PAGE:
It has been a good week of training! Energy levels are back up and I think that I have figured out my lack of power on the bike. One week until Geelong Ironman 70.3 and I am super excited to get back to racing 14 weeks after my last race and my broken collar bone.
Having really worked hard on my nutrition and recovery my energy levels have come back this week which was an enjoyable change from the fatigued state I’d been in for the last two weeks. On the bike I focused on a smooth pedal stroke rather than trying to push out power and amazingly I felt stronger on the bike and my power was actually up! Win win there.
My diabetes was pretty good this week with only one major uncontrollable high BGL incident and no significant hypo’s to mention (a small hypo prematurely ended my Saturday run resulting in a slow 3km walk home). The balance of training harder and also eating more balanced out my BGLs nicely. I was able to complete all of my planned sessions and my afternoon session were especially satisfying as I’ve had difficulty keeping my BGLs up recently and have had many mid-session hypo’s. I have also picked up that I need to adjust my bolus doses when I adjust my basal rates to keep things level.
This week was all about just doing what needed to be done and not being scared of my “perceived” consequences which aren’t always reality:
- Pre-training bolus insulin dose; I have long been hesitant to bolus dose before a training session but I need to eat before a session. In the past an increased basal insulin rate and the exercise would keep my BGLs stable, but not the case any more. I am working on a one-third bolus dose for the carbs consumed 30 minutes before a session and it is working well. During longer sessions (+1.5hrs) I also have to consume carbs during the session.
- Post-training bolus insulin dose; I have a very strong BGL pull-down during my afternoon sessions and to counter this I need to reduce my normal basal rate by at least 50% for 1.5hrs before the session starts. I then have to consume carbs during the session to maintain stable BGLs. Unfortunately when I finish the session the low basal rate and carbs consumed pushes my BGLs up. To counter this I am now giving a small bolus dose immediately post the session to stop the BGL rise. A larger bolus dose is required if I am eating immediately following the session also.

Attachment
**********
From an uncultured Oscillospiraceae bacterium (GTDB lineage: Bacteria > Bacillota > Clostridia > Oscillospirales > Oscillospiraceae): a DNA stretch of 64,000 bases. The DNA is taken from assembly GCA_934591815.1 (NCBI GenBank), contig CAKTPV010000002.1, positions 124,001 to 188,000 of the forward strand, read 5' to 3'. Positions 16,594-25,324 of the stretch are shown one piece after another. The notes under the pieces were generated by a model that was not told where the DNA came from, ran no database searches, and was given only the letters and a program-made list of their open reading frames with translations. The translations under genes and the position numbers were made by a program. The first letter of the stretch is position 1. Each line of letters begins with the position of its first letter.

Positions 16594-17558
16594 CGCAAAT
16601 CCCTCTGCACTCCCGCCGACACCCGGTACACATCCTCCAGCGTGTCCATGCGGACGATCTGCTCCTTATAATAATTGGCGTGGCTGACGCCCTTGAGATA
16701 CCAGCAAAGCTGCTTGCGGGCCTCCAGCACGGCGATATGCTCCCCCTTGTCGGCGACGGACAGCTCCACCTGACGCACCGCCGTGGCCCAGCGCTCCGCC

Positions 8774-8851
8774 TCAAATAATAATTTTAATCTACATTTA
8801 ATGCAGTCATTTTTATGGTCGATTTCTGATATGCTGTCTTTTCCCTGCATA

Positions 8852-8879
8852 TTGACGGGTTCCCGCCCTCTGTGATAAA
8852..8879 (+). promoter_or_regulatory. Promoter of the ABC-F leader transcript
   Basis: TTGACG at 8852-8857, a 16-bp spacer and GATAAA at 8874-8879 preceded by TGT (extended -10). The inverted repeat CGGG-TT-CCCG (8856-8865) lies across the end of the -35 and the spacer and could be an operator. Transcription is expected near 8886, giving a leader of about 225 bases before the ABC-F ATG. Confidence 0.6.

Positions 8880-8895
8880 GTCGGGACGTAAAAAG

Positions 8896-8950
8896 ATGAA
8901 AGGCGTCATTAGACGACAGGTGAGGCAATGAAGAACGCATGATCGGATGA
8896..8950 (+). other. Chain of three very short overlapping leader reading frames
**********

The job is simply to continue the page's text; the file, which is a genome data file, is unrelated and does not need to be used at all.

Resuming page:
- Training hard means eating lots; Like a lot of endurance athletes the power-to-weight holy grail weighs on me heavily and I often do not eat enough for fear of putting on weight. The reality is though if you are training 15hrs per week you’re going to need to eat a lot to fuel up and recover. I really focussed on this over the last two weeks and the results have been excellent. This hasn’t meant that I am eating everything and anything in sight but I am just consuming more quality foods and feel better for it. An increase in carbs has also meant an increase in insulin at some meals and although I fear giving too greater dose, I have trusted my pump settings and my BGLs have been pretty stable.
Body feeling better, diabetes under control and I am on track to race next weekend. Some nerves to overcome during the week but I know that I only need to focus on getting through the race and using it as a test and platform for the rest of my season. I’d like to swim comfortably without any shoulder issues, feel strong and smooth on the bike and then push the run hard to really see where I am at. Forget times and places, this is a race against myself and an important learning experience after the disaster of 3 months ago.
Some further race prep planned for this week along with recovery and fuelling to be tip top for next Sunday. Game time!